In August 2017, hundreds of thousands of Rohingya Muslims fled attacks by Buddhist gangs and the Myanmar army. Today they are no closer to justice, or their land.
Hundreds of thousands of Rohingya refugees backed by UN workers joined a rally on Sunday to mark Genocide Day - the two year anniversary of the exodus of majority Muslim Rohingyas from Myanmar after a campaign of rape and pillage by Buddhist gangs and Burmese soldiers.
More than 750,000 members of the Rohingya ethnic group fled Myanmar following a crackdown launched by the army in the later summer of 2017 - fleeing what the UN described at the time as ‘textbook ethnic cleansing’ and what rights groups have described as 'genocide'.
The episode marked the culmination of decades of persecution of the Rohingya, during which time the Myanmar government had stripped the entire ethnic group of its citizenship, labelled them infiltrators from Bangladesh, and barred them from accessing public utilities and jobs.
Despite widespread condemnation of the Myanmar government, those responsible for the plight of the Rohingya remain beyond reproach. That lack of accountability has left many Rohingya and human rights groups continuing to call for justice.
Rohingya activist Ro Nay San Lwin told TRT World that what was happening to his community amounted to “genocide and crimes against humanity” but other than a single case at the International Criminal Court very little was being done to help bring about justice.
Is Facebook responsible for what people do on the platform? What if they were inciting violence? Here's how the social media site played a role in the Rohingya crackdown pic.twitter.com/glNNpj8xAx— TRT World (@trtworld) March 16, 2018
“In my view, the world is failing us again and again. No government has the political will to take serious action against Myanmar,” he said, adding: “The genocide has been ongoing since 1978. It is still ongoing but sadly the world is giving us lip service only.
That sentiment is echoed by human rights groups such as Amnesty International.
“This grim anniversary is a stark reminder of the failure of the UN Security Council to stand with the survivors and bring the perpetrators of mass atrocity to justice,” said Nicholas Bequelin, Regional Director for East and Southeast Asia for the human rights group.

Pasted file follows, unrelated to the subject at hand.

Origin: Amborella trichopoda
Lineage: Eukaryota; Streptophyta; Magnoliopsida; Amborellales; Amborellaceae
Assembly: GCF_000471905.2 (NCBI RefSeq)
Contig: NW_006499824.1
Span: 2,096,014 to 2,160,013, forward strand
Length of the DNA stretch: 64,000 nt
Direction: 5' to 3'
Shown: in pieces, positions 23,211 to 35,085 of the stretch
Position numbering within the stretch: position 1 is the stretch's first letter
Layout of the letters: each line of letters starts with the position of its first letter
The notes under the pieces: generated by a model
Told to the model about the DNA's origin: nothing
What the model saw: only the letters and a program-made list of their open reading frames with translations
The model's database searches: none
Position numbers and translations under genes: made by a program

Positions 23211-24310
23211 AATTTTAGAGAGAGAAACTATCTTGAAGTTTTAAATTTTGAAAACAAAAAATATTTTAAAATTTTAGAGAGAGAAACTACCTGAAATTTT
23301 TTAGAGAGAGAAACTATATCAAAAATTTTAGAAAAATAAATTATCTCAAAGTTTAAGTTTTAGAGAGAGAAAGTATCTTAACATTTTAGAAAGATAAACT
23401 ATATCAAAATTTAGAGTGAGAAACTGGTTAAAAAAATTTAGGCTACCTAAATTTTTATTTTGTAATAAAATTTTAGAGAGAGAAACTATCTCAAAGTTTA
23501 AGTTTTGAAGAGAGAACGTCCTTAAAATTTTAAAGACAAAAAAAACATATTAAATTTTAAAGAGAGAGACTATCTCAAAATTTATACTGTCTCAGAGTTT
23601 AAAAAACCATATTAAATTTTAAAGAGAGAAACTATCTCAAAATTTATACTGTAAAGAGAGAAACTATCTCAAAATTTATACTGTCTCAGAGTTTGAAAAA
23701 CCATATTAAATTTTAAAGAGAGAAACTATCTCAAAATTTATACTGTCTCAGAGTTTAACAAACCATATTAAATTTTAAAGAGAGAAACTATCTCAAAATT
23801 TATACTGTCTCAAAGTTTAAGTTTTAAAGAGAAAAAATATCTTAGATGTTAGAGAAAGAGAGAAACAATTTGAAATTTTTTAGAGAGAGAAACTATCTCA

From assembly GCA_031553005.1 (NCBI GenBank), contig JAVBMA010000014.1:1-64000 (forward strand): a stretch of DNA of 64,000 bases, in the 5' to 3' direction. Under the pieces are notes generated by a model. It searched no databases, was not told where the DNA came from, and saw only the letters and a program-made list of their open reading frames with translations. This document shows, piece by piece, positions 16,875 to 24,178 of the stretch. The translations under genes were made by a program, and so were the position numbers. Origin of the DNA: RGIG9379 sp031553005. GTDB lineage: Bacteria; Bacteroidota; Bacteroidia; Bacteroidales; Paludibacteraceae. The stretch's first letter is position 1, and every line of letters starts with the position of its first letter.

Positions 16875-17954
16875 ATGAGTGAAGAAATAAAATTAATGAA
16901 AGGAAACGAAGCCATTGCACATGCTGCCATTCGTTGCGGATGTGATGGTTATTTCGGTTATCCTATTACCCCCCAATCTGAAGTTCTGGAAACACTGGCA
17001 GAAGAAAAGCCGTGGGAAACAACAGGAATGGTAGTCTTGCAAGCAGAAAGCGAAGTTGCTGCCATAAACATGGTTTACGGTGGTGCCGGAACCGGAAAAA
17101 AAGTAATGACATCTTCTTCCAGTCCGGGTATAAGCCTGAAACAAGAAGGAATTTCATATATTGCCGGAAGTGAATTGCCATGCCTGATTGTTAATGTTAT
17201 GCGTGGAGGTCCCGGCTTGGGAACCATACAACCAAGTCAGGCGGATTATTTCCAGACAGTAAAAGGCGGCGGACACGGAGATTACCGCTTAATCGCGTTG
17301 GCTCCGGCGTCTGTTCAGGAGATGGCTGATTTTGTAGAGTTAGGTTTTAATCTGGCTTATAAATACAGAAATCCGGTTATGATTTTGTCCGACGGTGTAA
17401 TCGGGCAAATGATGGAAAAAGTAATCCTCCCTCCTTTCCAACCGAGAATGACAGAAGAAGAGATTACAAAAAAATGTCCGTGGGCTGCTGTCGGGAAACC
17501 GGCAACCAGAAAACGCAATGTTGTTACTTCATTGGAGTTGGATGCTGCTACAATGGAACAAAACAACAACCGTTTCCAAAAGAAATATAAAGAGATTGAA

“The Security Council must urgently refer the situation in Myanmar to the International Criminal Court, and impose a comprehensive arms embargo,” he added.
Authorities in both Myanmar and Bangladesh have agreed on a provisional framework for the return of Rohingya refugees to their homes in Rakhine state but there are no takers for the plan inside the refugee camps.
They are adamant about not returning unless they are given guarantees of their safety by the international community and measures aimed at their persecution, such as their lack of entitlement to Burmese citizenship, are repealed.
One refugee at a camp in Bangladesh pointed TRT World to the continued persecution of the Rohingya who remain in Myanmar as evidence that it was still not safe to return.
"Since the genocide of Rohingya in 2017, the remaining Rohingya inside Rakhine state are still going through harsh experiences in their daily lives with limited healthcare, no education and heavy restrictions on movement,” the refugee named Yassin Arafat said, adding: “Persecutions and discrimination are normal treatment for Rohingya Muslims in Rakhine.”
Even in Bangladesh, Rohingya refugees are subject to abject living conditions, confinement to their refugee camps, no right to work, and sexual exploitation of women and young people.
“Those who fled into Bangladesh are living in squalid camps in apartheid-like conditions and are in limbo with an uncertain future,” Arafat said.